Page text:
Virginia’s 61st governor, Linwood Holton, has died at the age of 98. He’s best known for fighting racial segregation, but was also a pioneer in Chesapeake Bay restoration.
Holton, who served as governor of Virginia 1969-1973, passed away peacefully on October 28 at home in Irvington, close to the Chesapeake waters he loved so much. A moderate Republican, he was best known for the integration of Virginia’s schools, escorting his children to formerly all-Black schools in 1970 (including what is now the Linwood Holton Elementary School on Richmond’s North Side). As governor, he also created reduced sewage pollution in Virginia’s rivers and unified the Port of Virginia.
“With the passing of former Governor Linwood Holton, Virginia has lost a hero whose actions as governor led the Commonwealth out of a dark period and into the modern era. His unflinching stance against racial segregation and his recognition that we must protect our waterways from sewage pollution place him among Virginia’s greatest leaders,” says Peggy Sanner, Virginia Executive Director of the Chesapeake Bay Foundation.
Born in Southwest Virginia in 1923, Holton attended Washington and Lee University and Harvard Law School. He served in the Navy in WWII, then practiced law in Roanoke, where he married Virginia “Jinks” Rogers (who survives him) in 1953 and raised four children. After his term as governor, Holton continued to serve Virginia and her citizens with energy and enthusiasm. Later work included leading the Center for Innovative Technology, helping create the Metropolitan Washington Airports Authority, and practicing law. He served on the boards of Amtrak, the Virginia Coalfield Economic Development Authority, the Virginia Institute for Marine Science (VIMS), the Miller Center at the University of Virginia (which he helped found), the College of William and Mary, and Hampton University. Read his full obituary here.
Governor Holton loved oysters, as his involvement with the Center for Innovative Technology and VIMS indicates. As VIMS scientists began working on pioneering off-bottom techniques for restoration of the Chesapeake’s depleted, disease-ravaged stocks in the mid-70s, they applied to the Center for research funding.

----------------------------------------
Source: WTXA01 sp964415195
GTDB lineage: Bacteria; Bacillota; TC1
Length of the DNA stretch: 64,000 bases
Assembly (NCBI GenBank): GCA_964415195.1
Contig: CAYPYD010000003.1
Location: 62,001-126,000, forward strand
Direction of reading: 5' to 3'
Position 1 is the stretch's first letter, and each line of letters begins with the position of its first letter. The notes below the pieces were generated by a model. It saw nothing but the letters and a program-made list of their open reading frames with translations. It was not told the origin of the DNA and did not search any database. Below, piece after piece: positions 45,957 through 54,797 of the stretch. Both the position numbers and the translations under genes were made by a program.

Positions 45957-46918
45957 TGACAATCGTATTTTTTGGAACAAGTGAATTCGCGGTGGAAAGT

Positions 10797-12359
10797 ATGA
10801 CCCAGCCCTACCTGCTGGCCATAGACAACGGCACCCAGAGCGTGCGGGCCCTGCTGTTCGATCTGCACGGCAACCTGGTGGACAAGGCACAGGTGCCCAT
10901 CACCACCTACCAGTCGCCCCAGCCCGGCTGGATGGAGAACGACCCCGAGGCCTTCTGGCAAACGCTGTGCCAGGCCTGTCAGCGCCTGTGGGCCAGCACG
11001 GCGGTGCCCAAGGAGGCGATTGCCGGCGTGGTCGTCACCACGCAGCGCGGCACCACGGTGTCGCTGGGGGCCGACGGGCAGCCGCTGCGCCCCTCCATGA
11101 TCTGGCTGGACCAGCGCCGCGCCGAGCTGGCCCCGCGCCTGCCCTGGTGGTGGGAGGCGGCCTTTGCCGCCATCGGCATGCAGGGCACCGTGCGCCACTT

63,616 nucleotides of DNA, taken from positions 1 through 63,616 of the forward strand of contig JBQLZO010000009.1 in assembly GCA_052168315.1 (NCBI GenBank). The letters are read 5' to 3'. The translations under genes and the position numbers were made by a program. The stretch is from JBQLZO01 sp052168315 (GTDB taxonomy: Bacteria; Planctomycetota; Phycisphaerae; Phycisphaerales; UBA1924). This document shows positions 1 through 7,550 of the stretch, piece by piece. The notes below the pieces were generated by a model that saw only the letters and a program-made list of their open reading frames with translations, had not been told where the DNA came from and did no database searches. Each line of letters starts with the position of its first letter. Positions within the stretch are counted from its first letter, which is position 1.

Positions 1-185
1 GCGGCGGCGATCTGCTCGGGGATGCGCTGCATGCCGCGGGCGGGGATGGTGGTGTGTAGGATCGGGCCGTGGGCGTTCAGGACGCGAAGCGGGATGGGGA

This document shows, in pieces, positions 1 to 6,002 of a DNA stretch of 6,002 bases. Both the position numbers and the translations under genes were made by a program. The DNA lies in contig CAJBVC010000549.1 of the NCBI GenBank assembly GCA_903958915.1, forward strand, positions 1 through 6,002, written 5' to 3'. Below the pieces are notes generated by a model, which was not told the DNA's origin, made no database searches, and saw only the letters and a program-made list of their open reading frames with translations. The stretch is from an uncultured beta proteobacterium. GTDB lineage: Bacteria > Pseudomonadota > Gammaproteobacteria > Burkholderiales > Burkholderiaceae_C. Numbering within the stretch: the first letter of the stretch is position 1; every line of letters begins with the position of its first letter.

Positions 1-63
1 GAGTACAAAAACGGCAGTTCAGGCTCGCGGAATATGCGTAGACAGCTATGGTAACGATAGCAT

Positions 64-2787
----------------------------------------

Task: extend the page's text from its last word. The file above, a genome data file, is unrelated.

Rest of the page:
Always attuned to opportunity, Holton stipulated one condition: “I want Mom and Pop to be able to do this. Write a manual for the rest of us.” From that research came not only the beginnings of commercial aquaculture with floats and racks that drives Virginia’s current love affair with our iconic oyster, but also oyster gardening by private citizens, for both home consumption and restoration. The governor, of course, was an earlier participant in that work, adding a stout davit to the dock at his cottage on a creek off the Rappahannock to lift his oyster float when his “research” subjects grew too heavy to retrieve easily. His scientist friends noticed, however, that few oysters ever grew beyond three inches in that float, and the numbers seemed to diminish over time. “He was a great mentor,” said one of them, “but a terrible co-investigator. He was eating his research subjects.”
Characteristically, the governor had a great laugh over that comment. He also loved fishing on the Chesapeake Bay, especially for spot and gray trout. This correspondent had the pleasure of his and Mrs. Holton’s excellent company aboard First Light several times, including a memorable day fishing the restoration oyster reefs in the Piankatank. All of us who knew him will miss him greatly, but we’re thankful for his life well lived with joy in public service.
–John Page Williams